Eat | Read with Kristen Iskandrian & Sarah Jean Alexander
In this space, we’re going to tell you what we’ve been reading and what we’ve been eating, and we’re going to ask other people what they’ve been reading and eating, and we might, from time to time, include a recipe or a meditation or a grocery list. On most days, the only thing I like more than food is books, and on other days, the only thing I like more than books is food. But on all days, I ingest a lot of words and a lot of calories. We at Real Pants are eager to explore the wide and always-changing intersection where we find ourselves ever-hungry, never full.
What we’ve been eating: Kristen
In 2007, I went to a Halloween party dressed as Amy Winehouse. In her essay “Tragedy. Call. Compassion. Response.,” Roxane Gay says that 2006, the year Winehouse’s second album came out, “was the year of the Halloween dedicated to this girl-woman,” so I guess I was, as I often am, late. Actually, I ran into another Amy Winehouse at some point that night, although she wore a wig, whereas I did not [need one], so I’ll let you draw your own conclusions about who was the better Amy Winehouse. In any case, at the party, there were these ginger-molasses cookies made by my friend Emily Martin. Emily has many talents, and these cookies are one of them. They were wide and flat, crackly and chewy, rough with demerara sugar and perfectly spiced. They tasted special, like a cookie you’d pay $3 for at the annoying coffee shop. I asked Emily for the recipe, which she sent either that night or soon after as a link. I transcribed it, but here’s the thing: I can’t find a trace of our exchange so I don’t know the original source. I want to say her recipe was from Martha Stewart, but I’ve scoured all of the MS ginger-molasses recipes on the net, and they don’t jive with what I have written down. I’m not going to say that this mystery definitely makes them taste better, but probably, it does. I like that I don’t know their exact provenance. I like to think of them as Emily’s cookies, and also, a little, as Amy Winehouse’s cookies. I still like listening to her songs. And I like thinking that when we eat our favorite things, we eat as much with our memories as we do with our mouths.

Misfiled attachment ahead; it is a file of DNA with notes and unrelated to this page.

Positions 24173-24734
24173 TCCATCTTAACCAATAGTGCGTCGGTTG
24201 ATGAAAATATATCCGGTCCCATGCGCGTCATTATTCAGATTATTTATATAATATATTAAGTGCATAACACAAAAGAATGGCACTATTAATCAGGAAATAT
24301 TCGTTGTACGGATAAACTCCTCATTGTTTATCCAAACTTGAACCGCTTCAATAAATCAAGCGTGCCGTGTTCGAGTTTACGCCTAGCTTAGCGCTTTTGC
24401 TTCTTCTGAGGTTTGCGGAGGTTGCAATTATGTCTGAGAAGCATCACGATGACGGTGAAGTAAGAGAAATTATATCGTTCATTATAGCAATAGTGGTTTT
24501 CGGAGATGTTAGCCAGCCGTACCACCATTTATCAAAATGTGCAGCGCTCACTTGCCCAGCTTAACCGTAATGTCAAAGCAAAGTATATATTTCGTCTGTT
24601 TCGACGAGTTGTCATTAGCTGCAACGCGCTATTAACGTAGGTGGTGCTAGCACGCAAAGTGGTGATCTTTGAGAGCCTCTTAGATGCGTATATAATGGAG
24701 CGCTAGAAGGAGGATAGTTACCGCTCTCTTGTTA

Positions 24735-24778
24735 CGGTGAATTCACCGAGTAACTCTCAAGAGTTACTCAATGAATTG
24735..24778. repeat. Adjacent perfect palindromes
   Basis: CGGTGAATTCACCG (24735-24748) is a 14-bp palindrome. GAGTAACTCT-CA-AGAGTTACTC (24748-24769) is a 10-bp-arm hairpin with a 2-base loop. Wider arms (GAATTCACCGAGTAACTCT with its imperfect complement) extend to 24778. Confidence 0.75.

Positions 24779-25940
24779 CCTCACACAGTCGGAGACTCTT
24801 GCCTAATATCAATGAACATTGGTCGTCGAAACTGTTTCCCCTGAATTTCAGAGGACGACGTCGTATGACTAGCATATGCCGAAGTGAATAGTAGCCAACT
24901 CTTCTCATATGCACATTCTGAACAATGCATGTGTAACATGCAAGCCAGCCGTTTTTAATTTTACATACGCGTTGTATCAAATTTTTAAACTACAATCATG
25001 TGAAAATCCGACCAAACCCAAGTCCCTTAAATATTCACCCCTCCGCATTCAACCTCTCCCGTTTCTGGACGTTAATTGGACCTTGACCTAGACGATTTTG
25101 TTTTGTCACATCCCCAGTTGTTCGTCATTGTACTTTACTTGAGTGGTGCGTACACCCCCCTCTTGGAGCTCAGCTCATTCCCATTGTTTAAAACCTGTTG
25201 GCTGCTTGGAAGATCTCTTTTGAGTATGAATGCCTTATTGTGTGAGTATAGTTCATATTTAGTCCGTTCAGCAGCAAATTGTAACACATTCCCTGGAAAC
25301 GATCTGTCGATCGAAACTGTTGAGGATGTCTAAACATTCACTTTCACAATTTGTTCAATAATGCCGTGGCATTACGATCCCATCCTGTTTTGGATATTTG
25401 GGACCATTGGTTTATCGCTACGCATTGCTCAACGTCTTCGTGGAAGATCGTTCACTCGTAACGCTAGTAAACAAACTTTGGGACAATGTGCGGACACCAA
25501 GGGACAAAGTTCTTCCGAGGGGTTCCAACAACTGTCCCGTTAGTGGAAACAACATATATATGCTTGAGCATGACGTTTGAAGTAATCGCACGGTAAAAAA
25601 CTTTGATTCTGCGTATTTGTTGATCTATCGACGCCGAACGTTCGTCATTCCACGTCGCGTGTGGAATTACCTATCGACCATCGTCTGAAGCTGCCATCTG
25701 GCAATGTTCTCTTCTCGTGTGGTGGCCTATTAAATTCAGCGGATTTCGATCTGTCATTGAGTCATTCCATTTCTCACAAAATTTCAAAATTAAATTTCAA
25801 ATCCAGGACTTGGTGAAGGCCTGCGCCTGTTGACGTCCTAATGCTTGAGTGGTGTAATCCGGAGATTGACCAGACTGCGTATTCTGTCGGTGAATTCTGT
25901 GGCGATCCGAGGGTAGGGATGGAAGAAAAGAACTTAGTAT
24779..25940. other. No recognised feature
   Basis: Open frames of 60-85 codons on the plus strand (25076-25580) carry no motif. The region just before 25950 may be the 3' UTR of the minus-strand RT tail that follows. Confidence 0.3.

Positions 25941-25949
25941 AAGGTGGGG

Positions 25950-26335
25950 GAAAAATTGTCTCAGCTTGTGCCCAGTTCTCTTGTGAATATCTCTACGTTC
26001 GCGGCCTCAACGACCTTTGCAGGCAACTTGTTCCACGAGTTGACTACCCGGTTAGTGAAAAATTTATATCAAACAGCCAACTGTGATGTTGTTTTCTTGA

I have made them every year since that party, at least two or three batches between Halloween and Christmas. When I have less time, as was the case this week, I’ll do a half-batch (they are easy to make, but take time to roll). I’m not going to tell you that you can’t make them in the warmer months. You are a grown up and can do as you please. I will say, though, that you’d be insulting the soul of the cookie, not to mention Amy’s memory. This is a cold weather cookie, a good refuge on a cold, sad night, or anytime during the season of celebrating when being a human feels like too much, or too little.
What we’ve been reading: Kristen